By the next day, of course, the internet was full of jokes about the picture (my favourite being the Dr Who one below) and – fickle as the internet is – criticisms and Facebook posts of how fed up everyone is about the damned thing. Who cares? seemed to be the general opinion and the fuss died down.

Dr Who dress colour

I thought nothing more about it, though I wondered if the person who took the original picture ever expected it to not just go viral but super-viral, until I came across some psychology research this morning.

Psychologist William Hart has found that optical illusions – like the dress – can actually help counter “naive realism” – people’s instinctive belief that they perceive the world how it actually is. I’ll let you read a report for yourself here (it also contains a link the research itself if you wish to explore further) but basically Hart found that combining explaining to subjects about naive realism with looking at optical illusions made them more open-minded and doubtful of their perceptions when asked to judge the character of four people presented in written form and deliberately ambiguously.

So, assuming we learn something about the psychology of perception and how we’re easily and unconsciously swayed by everything around us, looking at that ‘damned dress’ might actually be beneficial not just to us but to the whole of society. Who would have thought it?

And if you don’t believe me that you can be so easily persuaded to believe things which aren’t true, take a look at this image I came across a few days ago. The list(s) aren’t complete (there’s plenty of other things I could add to both) but the point is a good one. We’re told what to think by the media every single day. In the UK, with elections fast approaching and the politicians  throwing bucket-loads of social psychology at us to gain our vote, maybe the best thing we could do to objectively weigh up the truth of their promises is spend some time looking at dresses?

What the papers tell us

The dress, by the way, is absolutely white and gold. All other opinions are wrong. End of.

Posted in Culture, psychology | 11 Comments

Reflections on being a dog-owning writer: The first week

I’m writing this one-handed and very slowly because a certain young lady is using my other hand as a pillow. Sure enough, I’ve been up with her since 5:30 and after having a mad play session to use up some of that energy (hers, not mine. Definitely not mine) which has been building overnight I’ve finally got her back to sleep. But only on my lap.


This first week has been one of discovery (on both sides) and compromise. Surprisingly, it’s been quite productive from a writing point of view.

Asha and I have slowly developed a routine we can both live with. I’ve moved my ‘office’ to the kitchen where she lives for most of the time. I get her up first thing in the morning and, as with all her sleeps, take outside to do a ‘wee wee’. Asha is hit and miss about this, initially not having a clue what was expected of her but assuming she was missing something terribly exciting inside and so wailing like a banshee rather than actually do a wee. Of course, as soon as I’d get her inside again she’d piddle on the kitchen floor. Then, mid-week, she got it. Life was great again. Yesterday, however, now she knew what to do, she chose not to do it for some of the time – but I know her game and I will win…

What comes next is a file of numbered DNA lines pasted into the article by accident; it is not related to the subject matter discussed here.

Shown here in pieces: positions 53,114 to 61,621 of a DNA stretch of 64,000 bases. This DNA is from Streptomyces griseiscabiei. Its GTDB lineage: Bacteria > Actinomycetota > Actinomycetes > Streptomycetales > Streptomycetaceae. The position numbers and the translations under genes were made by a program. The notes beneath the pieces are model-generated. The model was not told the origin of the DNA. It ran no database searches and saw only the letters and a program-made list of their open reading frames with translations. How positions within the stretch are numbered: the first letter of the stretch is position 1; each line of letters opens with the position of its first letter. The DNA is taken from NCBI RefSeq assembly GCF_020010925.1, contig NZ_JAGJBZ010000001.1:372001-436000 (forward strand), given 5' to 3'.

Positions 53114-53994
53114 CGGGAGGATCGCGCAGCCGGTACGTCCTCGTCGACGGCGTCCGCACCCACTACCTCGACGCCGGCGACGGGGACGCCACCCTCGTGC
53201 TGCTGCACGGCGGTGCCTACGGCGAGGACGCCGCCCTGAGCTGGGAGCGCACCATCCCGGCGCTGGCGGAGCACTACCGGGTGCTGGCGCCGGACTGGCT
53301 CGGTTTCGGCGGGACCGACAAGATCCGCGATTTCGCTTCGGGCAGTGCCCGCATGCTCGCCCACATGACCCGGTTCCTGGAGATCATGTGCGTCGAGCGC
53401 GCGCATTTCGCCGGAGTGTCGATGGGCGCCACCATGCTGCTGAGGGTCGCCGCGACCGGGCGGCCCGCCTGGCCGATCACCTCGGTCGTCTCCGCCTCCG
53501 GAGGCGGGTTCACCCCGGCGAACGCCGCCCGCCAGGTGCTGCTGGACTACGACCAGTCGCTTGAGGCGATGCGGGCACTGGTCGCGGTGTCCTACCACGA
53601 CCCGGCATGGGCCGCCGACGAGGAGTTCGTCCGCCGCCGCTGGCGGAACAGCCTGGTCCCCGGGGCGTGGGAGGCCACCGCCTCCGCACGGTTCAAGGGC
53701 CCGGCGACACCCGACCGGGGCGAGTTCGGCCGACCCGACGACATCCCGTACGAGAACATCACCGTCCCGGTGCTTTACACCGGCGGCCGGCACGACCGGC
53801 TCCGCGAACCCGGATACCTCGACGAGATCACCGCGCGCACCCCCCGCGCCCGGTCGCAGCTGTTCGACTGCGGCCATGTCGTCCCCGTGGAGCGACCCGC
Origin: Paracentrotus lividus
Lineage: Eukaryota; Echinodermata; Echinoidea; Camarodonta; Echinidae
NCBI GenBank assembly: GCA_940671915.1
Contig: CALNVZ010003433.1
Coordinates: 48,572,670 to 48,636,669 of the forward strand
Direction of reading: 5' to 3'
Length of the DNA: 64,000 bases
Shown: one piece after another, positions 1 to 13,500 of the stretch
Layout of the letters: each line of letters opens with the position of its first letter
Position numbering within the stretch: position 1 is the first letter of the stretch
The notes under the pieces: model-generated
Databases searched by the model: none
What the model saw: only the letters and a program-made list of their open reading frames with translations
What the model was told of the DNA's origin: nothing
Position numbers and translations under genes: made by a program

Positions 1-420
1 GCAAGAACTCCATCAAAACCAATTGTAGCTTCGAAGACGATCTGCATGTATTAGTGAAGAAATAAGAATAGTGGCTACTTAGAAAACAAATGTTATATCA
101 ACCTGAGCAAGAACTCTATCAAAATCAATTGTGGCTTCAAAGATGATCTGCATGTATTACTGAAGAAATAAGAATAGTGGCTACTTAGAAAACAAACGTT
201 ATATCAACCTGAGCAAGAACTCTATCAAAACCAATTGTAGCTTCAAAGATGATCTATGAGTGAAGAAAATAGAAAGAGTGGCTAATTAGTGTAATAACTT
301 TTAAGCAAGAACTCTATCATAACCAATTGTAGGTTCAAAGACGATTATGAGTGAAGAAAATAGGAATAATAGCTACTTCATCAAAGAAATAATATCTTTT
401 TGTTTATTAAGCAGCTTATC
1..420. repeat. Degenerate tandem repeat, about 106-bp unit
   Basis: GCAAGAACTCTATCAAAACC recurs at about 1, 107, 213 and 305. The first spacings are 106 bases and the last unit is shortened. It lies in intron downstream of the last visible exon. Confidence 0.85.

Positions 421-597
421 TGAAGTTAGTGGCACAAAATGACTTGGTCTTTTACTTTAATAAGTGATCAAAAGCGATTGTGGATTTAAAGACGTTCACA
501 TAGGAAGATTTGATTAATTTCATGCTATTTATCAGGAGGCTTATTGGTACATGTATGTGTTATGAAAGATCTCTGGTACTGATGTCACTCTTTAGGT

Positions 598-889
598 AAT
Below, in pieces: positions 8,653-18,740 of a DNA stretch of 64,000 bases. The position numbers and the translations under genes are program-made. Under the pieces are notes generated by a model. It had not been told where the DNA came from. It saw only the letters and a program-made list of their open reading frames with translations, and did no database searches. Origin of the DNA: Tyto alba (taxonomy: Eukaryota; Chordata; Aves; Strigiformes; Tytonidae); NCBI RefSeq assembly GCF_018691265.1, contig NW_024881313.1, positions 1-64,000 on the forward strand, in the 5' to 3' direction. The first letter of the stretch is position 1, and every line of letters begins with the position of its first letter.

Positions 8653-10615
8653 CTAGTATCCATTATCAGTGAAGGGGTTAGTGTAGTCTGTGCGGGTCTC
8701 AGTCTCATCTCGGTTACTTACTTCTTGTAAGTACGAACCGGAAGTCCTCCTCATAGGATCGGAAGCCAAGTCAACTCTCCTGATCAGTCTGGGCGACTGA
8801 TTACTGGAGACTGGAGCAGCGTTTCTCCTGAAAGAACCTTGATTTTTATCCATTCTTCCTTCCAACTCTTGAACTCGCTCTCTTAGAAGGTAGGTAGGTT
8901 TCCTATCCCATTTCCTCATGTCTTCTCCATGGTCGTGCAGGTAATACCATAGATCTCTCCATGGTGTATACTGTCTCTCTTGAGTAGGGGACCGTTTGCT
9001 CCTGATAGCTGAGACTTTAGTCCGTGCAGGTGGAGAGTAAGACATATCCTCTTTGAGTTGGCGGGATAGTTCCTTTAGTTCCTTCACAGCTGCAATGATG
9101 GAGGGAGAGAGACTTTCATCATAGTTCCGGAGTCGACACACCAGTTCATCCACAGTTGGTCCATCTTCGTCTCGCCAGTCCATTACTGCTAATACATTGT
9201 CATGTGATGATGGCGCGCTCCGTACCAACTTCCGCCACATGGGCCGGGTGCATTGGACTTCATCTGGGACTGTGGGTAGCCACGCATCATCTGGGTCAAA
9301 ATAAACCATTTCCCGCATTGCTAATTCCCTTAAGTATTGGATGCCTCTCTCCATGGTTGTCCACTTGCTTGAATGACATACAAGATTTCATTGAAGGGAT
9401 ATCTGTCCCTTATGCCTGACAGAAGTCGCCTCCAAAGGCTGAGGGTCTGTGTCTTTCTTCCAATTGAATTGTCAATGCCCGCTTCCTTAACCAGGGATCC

Anyway, after toileting, we always have a mad, fun playing session largely involving her chasing one of her chew toys as I drag it around me until she catches it and brings it on to my lap to chew. Gradually, the play lessens until Asha and I cuddle for a bit. Within minutes she is sleeping and then I transfer her to her bed. That’s the point when I can get work done. I rush to the laptop and get writing.

I never know whether I’ll have minutes or half an hour to write so every second it precious because once Asha’s awake the whole process of toilet-play-calm-sleep begins again.

As time goes on and her bladder gets bigger these time frames should get longer. Should. I hope so anyway. But for now it seems a routine we can both live with. She gets the attention she needs and I get time to write.

On top of this, the obedience training continues apace. The girl is getting very good at sitting and she will remain sitting with the instruction of ‘stay’ allowing me to walk to the other side of the kitchen until I tell her to ‘come’. I’m starting to work on ‘heel’ this next week so we’ll see how long that takes. She really is a clever little thing though.

The focused ‘heck-I’ve-got-to-get-this-written-fast’ sessions are suiting my ADHDness very well. As long as, that is, I don’t think ‘I’ll just check Facebook quickly first of all’ or ‘I’ll just have a quick look at my emails’. That’s always a disaster. A ‘quick’ look at Facebook before I begin writing usually means just as I come off and bring up my article-in-progress I’m greeted by a cheery wagging tail and bright shiny eyes saying ‘play with me! And do it quick because I need a wee!’

My other studies and music practice, however, have gone out of the window. That’s another thing I need to introduce to the routine: leaving Asha when she’s awake for ever-lengthening periods of time. I can go to the loo – just – but little else so far. Even then, the wails echo around the house and, I very much suspect, the neighbours house too. But I’m hoping to begin leaving for short bursts quite often until I can safely go and play a Debussy Prelude on the piano or something before coming back. However, this will all be a bonus. The important thing is that the writing is back on track.

It has to be said though, when Asha is asleep she is simply the cutest creature ever. This means, of course, that sometimes – sometimes - I don’t take her off my lap when she falls asleep and transfer her to her bed. She’s just too cute to go.

Hence, this one-handed post. At least it meant I kept it short.

Posted in Life, Writing | Tagged , , , , , | 5 Comments